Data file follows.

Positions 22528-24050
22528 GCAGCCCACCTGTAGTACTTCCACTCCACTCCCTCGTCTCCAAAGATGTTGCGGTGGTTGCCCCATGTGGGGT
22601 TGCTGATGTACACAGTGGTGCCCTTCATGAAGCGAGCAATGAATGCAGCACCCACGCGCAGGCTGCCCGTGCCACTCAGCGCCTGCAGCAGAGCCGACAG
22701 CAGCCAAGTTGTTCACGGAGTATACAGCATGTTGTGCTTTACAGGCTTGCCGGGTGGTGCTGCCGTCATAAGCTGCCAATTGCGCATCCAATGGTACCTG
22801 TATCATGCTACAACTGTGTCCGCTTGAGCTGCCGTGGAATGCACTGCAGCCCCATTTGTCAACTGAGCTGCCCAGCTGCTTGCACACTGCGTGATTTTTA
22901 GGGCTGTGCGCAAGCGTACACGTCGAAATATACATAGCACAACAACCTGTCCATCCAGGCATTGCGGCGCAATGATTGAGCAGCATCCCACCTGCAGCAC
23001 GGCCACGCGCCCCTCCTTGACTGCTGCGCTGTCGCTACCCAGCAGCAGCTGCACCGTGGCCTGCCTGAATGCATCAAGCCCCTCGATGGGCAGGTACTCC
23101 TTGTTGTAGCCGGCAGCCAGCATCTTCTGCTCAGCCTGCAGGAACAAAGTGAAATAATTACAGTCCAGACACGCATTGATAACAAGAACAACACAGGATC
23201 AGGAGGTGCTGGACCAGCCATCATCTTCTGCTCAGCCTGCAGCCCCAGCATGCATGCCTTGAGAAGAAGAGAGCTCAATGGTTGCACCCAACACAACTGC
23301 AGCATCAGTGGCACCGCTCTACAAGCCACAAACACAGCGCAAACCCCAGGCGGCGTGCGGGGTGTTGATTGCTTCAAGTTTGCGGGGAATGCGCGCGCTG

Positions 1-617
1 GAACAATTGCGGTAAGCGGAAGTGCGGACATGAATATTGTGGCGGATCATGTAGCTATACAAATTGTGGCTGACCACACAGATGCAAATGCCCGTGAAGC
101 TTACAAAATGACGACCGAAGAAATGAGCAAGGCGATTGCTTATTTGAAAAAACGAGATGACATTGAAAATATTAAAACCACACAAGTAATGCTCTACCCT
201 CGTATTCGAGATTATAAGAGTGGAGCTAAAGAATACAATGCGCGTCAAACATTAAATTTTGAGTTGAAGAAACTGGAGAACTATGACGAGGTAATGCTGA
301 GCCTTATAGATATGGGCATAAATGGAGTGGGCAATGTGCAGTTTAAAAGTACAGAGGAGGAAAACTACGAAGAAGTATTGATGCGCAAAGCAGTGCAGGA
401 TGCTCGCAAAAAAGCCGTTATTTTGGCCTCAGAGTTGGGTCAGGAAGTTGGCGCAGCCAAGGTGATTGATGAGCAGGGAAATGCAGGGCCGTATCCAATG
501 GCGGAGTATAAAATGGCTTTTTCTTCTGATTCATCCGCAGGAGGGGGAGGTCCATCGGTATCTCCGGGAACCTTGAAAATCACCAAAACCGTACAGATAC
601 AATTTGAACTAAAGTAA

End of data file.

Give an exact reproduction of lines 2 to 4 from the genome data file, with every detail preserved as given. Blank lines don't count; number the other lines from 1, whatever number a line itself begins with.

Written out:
22528 GCAGCCCACCTGTAGTACTTCCACTCCACTCCCTCGTCTCCAAAGATGTTGCGGTGGTTGCCCCATGTGGGGT
22601 TGCTGATGTACACAGTGGTGCCCTTCATGAAGCGAGCAATGAATGCAGCACCCACGCGCAGGCTGCCCGTGCCACTCAGCGCCTGCAGCAGAGCCGACAG
22701 CAGCCAAGTTGTTCACGGAGTATACAGCATGTTGTGCTTTACAGGCTTGCCGGGTGGTGCTGCCGTCATAAGCTGCCAATTGCGCATCCAATGGTACCTG